Founded in 1976, the LTTE is the most powerful Tamil group in Sri Lanka and uses overt and illegal methods to raise funds, acquire weapons, and publicize its cause of establishing an independent Tamil state. The LTTE began its armed conflict with the Sri Lankan Government in 1983 and has relied on a guerrilla strategy that includes the use of terrorist tactics. The LTTE is currently observing a cease-fire agreement with the Sri Lankan Government.
The Tigers have integrated a battlefield insurgent strategy with a terrorist program that targets not only key personnel in the countryside but also senior Sri Lankan political and military leaders in Colombo and other urban centers. The Tigers are most notorious for their cadre of suicide bombers, the Black Tigers. Political assassinations and bombings are commonplace.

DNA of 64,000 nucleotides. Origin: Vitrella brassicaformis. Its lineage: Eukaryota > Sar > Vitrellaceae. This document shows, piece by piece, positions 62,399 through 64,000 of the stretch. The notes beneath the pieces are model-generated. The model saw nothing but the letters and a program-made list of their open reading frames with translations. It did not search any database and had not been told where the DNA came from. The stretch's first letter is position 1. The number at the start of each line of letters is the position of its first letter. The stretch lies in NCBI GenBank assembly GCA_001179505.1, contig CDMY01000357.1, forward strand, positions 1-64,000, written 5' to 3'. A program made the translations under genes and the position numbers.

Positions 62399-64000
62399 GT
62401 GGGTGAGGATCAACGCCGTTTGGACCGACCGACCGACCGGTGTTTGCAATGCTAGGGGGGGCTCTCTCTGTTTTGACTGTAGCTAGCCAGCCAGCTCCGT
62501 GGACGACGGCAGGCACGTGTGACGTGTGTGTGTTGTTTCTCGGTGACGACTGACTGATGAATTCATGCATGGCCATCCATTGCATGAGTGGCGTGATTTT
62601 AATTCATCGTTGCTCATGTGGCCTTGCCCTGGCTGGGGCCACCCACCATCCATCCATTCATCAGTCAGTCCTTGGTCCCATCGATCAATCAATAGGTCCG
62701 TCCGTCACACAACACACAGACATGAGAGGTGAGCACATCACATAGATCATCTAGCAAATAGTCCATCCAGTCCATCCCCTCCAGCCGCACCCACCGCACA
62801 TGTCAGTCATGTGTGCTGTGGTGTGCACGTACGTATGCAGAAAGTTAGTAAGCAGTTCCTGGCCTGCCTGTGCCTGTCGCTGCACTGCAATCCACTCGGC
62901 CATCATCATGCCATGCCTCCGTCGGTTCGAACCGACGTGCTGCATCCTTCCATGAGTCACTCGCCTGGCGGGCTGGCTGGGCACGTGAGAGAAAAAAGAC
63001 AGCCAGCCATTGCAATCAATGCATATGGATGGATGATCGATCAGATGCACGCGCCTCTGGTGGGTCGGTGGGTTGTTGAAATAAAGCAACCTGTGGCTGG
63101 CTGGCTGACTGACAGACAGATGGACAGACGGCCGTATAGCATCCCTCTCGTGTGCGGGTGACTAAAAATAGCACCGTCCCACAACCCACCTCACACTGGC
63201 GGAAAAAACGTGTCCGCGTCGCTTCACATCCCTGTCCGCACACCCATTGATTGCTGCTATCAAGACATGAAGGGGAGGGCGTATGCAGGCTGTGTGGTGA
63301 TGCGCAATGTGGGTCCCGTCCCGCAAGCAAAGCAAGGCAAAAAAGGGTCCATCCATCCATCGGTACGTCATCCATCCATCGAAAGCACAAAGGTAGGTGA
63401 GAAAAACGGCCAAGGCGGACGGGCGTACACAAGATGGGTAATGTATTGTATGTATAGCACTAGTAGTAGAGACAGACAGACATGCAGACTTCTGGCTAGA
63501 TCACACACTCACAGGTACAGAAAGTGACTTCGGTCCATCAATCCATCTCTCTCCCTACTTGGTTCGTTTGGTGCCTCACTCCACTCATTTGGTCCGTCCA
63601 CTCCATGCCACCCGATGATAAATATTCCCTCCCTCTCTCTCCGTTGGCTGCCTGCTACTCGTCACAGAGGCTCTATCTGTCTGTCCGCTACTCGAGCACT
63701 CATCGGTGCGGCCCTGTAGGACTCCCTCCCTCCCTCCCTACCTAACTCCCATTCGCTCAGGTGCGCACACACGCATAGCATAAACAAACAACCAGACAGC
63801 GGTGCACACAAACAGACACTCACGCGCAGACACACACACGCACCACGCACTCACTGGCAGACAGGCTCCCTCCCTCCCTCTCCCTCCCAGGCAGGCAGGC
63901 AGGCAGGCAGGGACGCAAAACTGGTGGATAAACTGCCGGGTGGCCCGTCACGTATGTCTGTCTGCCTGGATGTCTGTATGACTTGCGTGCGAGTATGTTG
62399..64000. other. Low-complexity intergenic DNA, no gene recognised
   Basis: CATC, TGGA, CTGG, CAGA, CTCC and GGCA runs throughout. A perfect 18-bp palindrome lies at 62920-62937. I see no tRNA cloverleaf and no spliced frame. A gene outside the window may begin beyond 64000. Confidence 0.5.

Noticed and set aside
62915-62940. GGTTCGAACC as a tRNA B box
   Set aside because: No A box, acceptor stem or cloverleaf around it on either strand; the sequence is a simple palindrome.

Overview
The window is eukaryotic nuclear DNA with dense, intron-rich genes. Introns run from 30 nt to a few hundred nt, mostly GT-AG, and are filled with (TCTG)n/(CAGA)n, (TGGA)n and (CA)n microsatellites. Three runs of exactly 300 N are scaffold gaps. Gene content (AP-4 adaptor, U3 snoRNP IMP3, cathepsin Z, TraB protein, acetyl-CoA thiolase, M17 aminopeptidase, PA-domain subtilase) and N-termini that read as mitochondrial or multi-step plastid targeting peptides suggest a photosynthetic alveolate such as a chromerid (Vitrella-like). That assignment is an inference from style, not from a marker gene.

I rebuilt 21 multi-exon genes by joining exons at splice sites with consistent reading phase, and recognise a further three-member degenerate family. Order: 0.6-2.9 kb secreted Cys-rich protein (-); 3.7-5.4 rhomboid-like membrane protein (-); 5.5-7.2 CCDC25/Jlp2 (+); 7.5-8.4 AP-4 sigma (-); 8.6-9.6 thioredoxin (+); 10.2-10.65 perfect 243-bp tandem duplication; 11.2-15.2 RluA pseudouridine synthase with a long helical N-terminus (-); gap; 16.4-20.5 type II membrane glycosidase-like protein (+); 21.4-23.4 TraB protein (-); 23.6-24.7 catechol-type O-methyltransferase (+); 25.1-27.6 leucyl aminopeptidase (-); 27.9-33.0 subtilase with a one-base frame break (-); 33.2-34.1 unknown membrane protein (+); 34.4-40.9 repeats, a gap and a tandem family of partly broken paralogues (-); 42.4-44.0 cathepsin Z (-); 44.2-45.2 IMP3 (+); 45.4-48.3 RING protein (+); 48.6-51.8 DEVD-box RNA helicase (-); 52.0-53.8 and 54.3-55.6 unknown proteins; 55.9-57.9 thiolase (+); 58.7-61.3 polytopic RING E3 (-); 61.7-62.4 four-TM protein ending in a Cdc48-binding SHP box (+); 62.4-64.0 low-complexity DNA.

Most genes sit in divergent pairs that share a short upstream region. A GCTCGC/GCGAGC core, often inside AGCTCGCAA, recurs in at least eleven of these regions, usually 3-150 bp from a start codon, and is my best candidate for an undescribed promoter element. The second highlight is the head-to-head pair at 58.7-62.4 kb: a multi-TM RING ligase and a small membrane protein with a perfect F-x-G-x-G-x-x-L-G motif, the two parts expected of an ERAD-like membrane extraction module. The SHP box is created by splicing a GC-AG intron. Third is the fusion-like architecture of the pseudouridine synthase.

Exact strength is unknown, but the LTTE is estimated to have 8,000 to 10,000 armed combatants in Sri Lanka, with a core of trained fighters of approximately 3,000 to 6,000. The LTTE also has a significant overseas support structure for fundraising, weapons procurement, and propaganda activities.
Location/Area of Operations
The Tigers control most of the northern and eastern coastal areas of Sri Lanka but have conducted operations throughout the island. Headquartered in northern Sri Lanka, LTTE leader Velupillai Prabhakaran has established an extensive network of checkpoints and informants to keep track of any outsiders who enter the groupís area of control.
The LTTEís overt organizations support Tamil separatism by lobbying foreign governments and the United Nations. The LTTE also uses its international contacts to procure weapons, communications, and any other equipment and supplies it needs. The LTTE exploits large Tamil communities in North America, Europe, and Asia to obtain funds and supplies for its fighters in Sri Lanka.